Vaccination of hotel staff, beach operators intensifies ahead of festive season
Stakeholders in the tourism industry in Kwale County have intensified vaccination against COVID-19 to the hospitality staff and beach operators as December and New Year festive season draws near.
This also comes at the backdrop of the Ministry of Health announcement that government services, hospitality and transport services will not be offered to individuals without a COVID-19 vaccine certificate by December 21st.
About 100 beach operators were on Wednesday vaccinated at the Diani Sea Resort area, with the stakeholders targeting to vaccinate operators along the larger Diani Beach stretch.
Hotel owners are preparing for the festivities where thousands of holidaymakers are expected to flock to the Coast region.
“We are vaccinating the beach operators because they are key stakeholders who interact with our guests. We also feel that it is important that they get vaccinated for their safety,” said Pauline Nduva, manager at Diani Sea Resort and also the Chairperson, Kenya Association of Women in Tourism - Kwale Chapter.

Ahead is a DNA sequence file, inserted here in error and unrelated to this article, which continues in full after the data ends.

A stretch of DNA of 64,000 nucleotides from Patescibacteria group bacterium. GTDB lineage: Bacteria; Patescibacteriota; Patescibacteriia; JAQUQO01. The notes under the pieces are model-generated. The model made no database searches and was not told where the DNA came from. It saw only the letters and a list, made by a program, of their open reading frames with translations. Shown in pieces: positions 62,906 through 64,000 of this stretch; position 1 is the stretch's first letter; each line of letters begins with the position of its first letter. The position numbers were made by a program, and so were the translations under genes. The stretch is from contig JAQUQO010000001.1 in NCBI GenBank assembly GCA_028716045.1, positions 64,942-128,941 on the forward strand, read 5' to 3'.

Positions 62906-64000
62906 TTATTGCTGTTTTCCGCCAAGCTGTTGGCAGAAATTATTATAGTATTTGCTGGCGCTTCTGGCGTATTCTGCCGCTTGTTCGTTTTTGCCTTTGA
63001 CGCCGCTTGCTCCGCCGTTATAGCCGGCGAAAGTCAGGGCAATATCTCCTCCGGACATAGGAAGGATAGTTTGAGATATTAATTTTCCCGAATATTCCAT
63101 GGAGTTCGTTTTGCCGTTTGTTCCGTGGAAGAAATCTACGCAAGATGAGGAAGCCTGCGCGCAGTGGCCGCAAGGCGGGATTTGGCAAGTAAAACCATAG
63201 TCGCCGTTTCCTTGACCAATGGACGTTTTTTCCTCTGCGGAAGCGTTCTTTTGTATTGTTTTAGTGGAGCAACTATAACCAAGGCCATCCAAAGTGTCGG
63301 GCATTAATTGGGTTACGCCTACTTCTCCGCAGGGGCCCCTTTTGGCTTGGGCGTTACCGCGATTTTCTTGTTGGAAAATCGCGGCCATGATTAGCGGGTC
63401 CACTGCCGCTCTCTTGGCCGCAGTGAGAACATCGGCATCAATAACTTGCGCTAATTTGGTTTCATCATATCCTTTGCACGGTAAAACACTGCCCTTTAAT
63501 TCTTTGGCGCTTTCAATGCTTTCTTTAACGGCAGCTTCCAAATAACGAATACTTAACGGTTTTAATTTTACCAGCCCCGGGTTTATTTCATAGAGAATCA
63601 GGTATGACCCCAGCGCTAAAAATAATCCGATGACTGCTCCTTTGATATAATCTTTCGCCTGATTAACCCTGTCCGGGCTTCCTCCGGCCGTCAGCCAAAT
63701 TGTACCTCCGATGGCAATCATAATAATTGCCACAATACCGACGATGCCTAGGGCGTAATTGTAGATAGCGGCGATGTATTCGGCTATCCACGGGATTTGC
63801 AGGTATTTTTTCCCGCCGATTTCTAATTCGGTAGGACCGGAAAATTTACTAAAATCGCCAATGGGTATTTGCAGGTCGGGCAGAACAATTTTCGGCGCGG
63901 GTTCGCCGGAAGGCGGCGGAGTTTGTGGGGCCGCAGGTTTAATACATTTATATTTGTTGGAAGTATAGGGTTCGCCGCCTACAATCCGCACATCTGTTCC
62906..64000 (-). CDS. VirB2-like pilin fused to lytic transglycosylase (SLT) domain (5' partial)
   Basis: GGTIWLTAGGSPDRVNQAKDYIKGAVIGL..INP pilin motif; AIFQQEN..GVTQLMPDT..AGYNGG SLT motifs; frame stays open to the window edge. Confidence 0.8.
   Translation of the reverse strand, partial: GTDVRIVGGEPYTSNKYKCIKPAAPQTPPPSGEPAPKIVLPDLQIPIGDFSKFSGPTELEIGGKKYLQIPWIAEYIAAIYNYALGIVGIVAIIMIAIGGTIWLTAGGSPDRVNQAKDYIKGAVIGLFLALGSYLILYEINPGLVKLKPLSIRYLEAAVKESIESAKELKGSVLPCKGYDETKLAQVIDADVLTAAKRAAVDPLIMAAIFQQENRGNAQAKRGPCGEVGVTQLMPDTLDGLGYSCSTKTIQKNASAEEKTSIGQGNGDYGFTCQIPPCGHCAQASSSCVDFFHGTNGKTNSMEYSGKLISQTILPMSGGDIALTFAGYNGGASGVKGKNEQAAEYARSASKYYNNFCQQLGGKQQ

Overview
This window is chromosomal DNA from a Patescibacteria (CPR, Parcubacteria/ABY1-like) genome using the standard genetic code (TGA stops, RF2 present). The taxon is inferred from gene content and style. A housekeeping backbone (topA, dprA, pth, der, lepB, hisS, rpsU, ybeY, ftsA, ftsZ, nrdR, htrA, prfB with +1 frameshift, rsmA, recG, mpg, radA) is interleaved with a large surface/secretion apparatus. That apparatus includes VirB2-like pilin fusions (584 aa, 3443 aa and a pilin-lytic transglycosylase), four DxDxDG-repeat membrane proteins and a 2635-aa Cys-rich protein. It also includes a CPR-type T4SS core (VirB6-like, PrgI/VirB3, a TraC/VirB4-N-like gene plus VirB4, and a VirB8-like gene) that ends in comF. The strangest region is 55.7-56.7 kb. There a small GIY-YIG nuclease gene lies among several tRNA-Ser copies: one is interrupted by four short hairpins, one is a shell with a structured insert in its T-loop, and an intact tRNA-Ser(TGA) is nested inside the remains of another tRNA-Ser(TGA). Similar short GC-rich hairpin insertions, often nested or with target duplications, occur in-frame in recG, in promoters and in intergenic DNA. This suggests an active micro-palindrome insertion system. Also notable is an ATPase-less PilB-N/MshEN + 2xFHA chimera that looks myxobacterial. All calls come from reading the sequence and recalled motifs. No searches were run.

The beach operators include curio traders, those hiring out swimming costumes and water sports equipment, safari boat operators, divers, beach massage attendants and hawkers.
Nduva said that the tourism stakeholders were partnering with the Kwale County Public Health Department to have the vaccines administered down to the beach, making it accessible for operators.
She further noted that hoteliers are looking up to record bookings of over 80% bed occupancy during the festivities.
Kenya Association of Hotel Keepers and Caterers (KAHC) coast region chairman Herald Kampa said that the international market has started picking up after relaxation of most COVID-19 preventive measures.
“There are signs that international tourism is recovering, right now we have two charter flights from Germany every week,” he said.
Silas Kyalo, a curio seller at the Beach, said the jab was important to protect them as they interact with both international and domestic guests.
“These tourists are coming from all over the world and it is very difficult to tell if any one of them has the disease. Many of us had not been vaccinated because we found it hard accessing the health centres to queue up," he said.